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Postby Dr. Goodword » Tue Feb 27, 2007 12:32 am

• granularity •

Pronunciation: græn-yê--rê-tee • Hear it!

Part of Speech: Noun, mass (no plural)

Meaning: 1. Graininess, granulation, the size of visible grains or particles in anything, as the granularity of granite or sugar. 2. The size and number of components of a system where the smaller the size, the greater the number.

Notes: Today's amazing word has become a buzzword in virtually every field of endeavor: photography, physics, computer science, investing, business. Everyone seems to like this noun from the adjective granular "made up of grains or particles". This noun is about fitting things in a fixed space: the larger the components are, the fewer will fit; the smaller, the more. The verb is granulate "to become or make granular". It comes with a noun, granulation, a synonym of today's word.

In Play: Today's Good Word is used several ways in the world of computing; this is one of the more obvious ones: "Moving from mainframe computers to networked personal computers resulted in information systems of much finer granularity." Granularity is widely seen in research data: "The coarse granularity of Reese Tate's research allowed too many errors to wander into his results." In other words, Reese consulted too few sources and gathered too few data.

Word History: The Latin noun granum "grain" became grain as it made its way down French. English, in one of its schizophrenic moods, borrowed the noun from French and the adjective paired with it from the Latin, using the diminutive granulum "little grain". We adapted this same word to use by itself as granule "very small grain". The original root, grên- underwent metathesis in English (the R switched places with the vowel), giving us corn and, with a suffix, kernel. Old English speakers thought that the word acorn was a combination of ac, ak, ake "oak" + corn and spelled this word ake-corn in the past. That makes sense but acorn is a derivation of acre when it meant "field" and is unrelated to today's word. (Today we offer our purest, ungranulated gratitude to Lee Blue for adding this lexical granule to our series.)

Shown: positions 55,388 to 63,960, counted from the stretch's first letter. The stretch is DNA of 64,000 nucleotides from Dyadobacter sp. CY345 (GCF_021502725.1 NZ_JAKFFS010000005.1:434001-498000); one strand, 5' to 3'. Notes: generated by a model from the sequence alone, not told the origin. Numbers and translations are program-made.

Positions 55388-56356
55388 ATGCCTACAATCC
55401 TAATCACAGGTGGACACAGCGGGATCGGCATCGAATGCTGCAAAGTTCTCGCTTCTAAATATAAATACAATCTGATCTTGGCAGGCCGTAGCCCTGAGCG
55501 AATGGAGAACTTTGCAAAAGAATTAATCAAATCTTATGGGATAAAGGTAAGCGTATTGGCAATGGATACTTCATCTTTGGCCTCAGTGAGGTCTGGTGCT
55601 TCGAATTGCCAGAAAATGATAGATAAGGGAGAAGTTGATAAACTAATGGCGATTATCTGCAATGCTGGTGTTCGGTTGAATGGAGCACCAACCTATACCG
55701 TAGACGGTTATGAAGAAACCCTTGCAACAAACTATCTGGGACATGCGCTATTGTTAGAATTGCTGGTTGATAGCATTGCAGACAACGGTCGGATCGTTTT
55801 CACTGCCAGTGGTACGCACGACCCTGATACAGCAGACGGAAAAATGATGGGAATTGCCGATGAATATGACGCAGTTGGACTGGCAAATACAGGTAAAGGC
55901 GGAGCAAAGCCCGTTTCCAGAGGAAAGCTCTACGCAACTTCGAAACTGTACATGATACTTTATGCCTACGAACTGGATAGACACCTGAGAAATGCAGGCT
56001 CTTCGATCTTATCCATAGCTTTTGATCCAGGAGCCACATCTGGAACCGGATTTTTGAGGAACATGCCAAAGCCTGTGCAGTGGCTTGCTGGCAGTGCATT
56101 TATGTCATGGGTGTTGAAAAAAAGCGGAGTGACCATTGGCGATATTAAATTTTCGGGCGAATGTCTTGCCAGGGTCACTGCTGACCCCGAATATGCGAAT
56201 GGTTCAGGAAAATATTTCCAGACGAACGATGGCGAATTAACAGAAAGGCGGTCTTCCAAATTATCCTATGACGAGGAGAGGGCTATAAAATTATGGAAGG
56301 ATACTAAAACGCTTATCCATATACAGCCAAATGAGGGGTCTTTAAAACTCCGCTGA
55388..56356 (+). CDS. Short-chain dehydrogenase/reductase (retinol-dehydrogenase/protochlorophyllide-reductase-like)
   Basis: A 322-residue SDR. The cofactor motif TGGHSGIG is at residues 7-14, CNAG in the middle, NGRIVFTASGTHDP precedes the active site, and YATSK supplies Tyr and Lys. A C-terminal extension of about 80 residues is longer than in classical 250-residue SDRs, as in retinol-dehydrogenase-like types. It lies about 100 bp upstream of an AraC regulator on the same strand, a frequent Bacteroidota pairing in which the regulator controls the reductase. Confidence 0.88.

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Postby Bailey » Tue Feb 27, 2007 1:08 am

After a day at the beach can one truley appreciate this word.

mark life-is-a-beach Bailey

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Postby gailr » Tue Feb 27, 2007 8:45 pm

Medical granulation is scary.
Artistic granulation can be found in museums.
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Postby Bailey » Tue Feb 27, 2007 8:52 pm

gailr wrote:Medical granulation is scary.

hmmm, I just call 'em scabs.
Definition of Granulation

Granulation: That part of the healing process in which rough, pink tissue containing new connective tissue and capillaries forms around the edges of a wound. Granulation of a wound is normal and desirable.

mark scabby-chimp Bailey[/quote]

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Postby Ferrus » Wed Feb 28, 2007 7:53 pm

Bailey wrote:hmmm, I just call 'em scabs.

Surely it is what burgeons over the scab?
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